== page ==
Chapter 8: Relative Clauses, Which Make sumti Even More Complicated
zi'e ZIhE relative clause joiner
Sometimes it is necessary or useful to attach more than one relative clause to a sumti. This is made possible in Lojban by the cmavo “zi'e” (of selma'o ZIhE), which is used to join one or more relative clauses together into a single unit, thus making them apply to the same sumti. For example:
✥4.1 le gerku poi blabi zi'e poi batci le nanmu cu klama The dog which is white and which bites the man goes.
The most usual translation of “zi'e” in English is “and”, but “zi'e” is not really a logical connective: unlike most of the true logical connectives (which are explained in Chapter 14), it cannot be converted into a logical connection between sentences.
It is perfectly correct to use “zi'e” to connect relative clauses of different kinds:
✥4.2 le gerku poi blabi zi'e noi le mi pendo cu ponse ke'a cu klama The dog that-is( white) and incidentally-such-that( my friend owns IT) goes. The dog that is white, which my friend owns, is going.
In ✥4.2, the restrictive clause “poi blabi” specifies which dog is referred to, but the incidental clause “noi le mi pendo cu ponse” is mere incidental information: the listener is supposed to already have identified the dog from the “poi blabi”. Of course, the meaning (though not necessarily the emphasis) is the same if the incidental clause appears first.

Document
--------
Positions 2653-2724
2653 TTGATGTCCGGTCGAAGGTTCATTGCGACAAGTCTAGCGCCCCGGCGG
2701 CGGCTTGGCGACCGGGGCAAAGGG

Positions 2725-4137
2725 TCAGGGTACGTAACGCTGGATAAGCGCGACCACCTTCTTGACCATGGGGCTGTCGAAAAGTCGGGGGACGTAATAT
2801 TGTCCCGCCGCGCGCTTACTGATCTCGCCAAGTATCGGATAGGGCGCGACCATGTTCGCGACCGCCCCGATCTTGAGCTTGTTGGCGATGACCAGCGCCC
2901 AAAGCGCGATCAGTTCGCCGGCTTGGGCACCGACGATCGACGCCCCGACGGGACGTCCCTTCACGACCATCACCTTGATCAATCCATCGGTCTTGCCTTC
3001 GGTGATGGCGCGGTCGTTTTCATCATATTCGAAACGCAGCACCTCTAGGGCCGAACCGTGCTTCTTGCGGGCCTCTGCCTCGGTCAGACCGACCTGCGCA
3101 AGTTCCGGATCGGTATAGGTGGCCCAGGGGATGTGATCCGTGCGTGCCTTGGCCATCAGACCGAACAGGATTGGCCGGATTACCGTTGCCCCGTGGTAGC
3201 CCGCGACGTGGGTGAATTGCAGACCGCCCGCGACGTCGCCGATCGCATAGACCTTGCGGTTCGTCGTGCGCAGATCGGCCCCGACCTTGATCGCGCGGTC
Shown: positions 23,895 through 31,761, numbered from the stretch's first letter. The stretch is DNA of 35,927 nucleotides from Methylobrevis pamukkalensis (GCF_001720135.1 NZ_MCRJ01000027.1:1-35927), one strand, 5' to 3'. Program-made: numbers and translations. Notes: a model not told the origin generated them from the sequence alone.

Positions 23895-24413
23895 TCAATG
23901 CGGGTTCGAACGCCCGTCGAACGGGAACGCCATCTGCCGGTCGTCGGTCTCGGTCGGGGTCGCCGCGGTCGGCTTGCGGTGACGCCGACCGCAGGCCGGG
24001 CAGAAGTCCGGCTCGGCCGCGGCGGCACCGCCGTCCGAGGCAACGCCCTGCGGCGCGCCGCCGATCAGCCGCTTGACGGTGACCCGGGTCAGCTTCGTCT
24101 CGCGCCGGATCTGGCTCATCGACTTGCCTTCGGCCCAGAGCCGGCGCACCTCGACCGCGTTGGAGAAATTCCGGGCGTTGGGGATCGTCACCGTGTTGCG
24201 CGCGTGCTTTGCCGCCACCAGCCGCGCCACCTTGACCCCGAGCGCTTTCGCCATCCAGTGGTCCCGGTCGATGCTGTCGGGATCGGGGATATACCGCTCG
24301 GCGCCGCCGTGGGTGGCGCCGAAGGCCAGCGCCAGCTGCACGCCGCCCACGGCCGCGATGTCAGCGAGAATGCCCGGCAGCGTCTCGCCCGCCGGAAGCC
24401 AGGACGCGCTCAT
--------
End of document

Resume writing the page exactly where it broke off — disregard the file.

It is also possible to connect relative phrases with “zi'e”, or a relative phrase with a relative clause:
✥4.3 le botpi po mi zi'e poi blanu cu spofu The bottle specific-to me and which-is blue is-broken. My blue bottle is broken.
Note that if the colloquial translation of ✥4.3 were “My bottle, which is blue, is broken”, then “noi” rather than “poi” would have been correct in the Lojban version, since that version of the English implies that you do not need to know the bottle is blue. As written, ✥4.3 suggests that I probably have more than one bottle, and the one in question needs to be picked out as the blue one.
✥4.4 mi ba zutse le stizu pe mi zi'e po do zi'e poi xunre I [future] sit-in the chair associated-with me and specific-to you and which-is red. I will sit in my chair (really yours), the red one.
✥4.4 illustrates that more than two relative phrases or clauses can be connected with “zi'e”. It almost defies colloquial translation because of the very un-English contrast between “pe mi”, implying that the chair is temporarily connected with me, and “po do”, implying that the chair has a more permanent association with you. (Perhaps I am a guest in your house, in which case the chair would naturally be your property.)
Here is another example, mixing a relative phrase and two relative clauses, a restrictive one and a non-restrictive one:
✥4.5 mi ba citka le dembi pe mi zi'e poi cpana le mi palta zi'e noi do dunda ke'a mi I [future] eat the beans associated-with me and which are-upon my plate and which-incidentally you gave IT to-me. I'll eat my beans that are on my plate, the ones you gave me.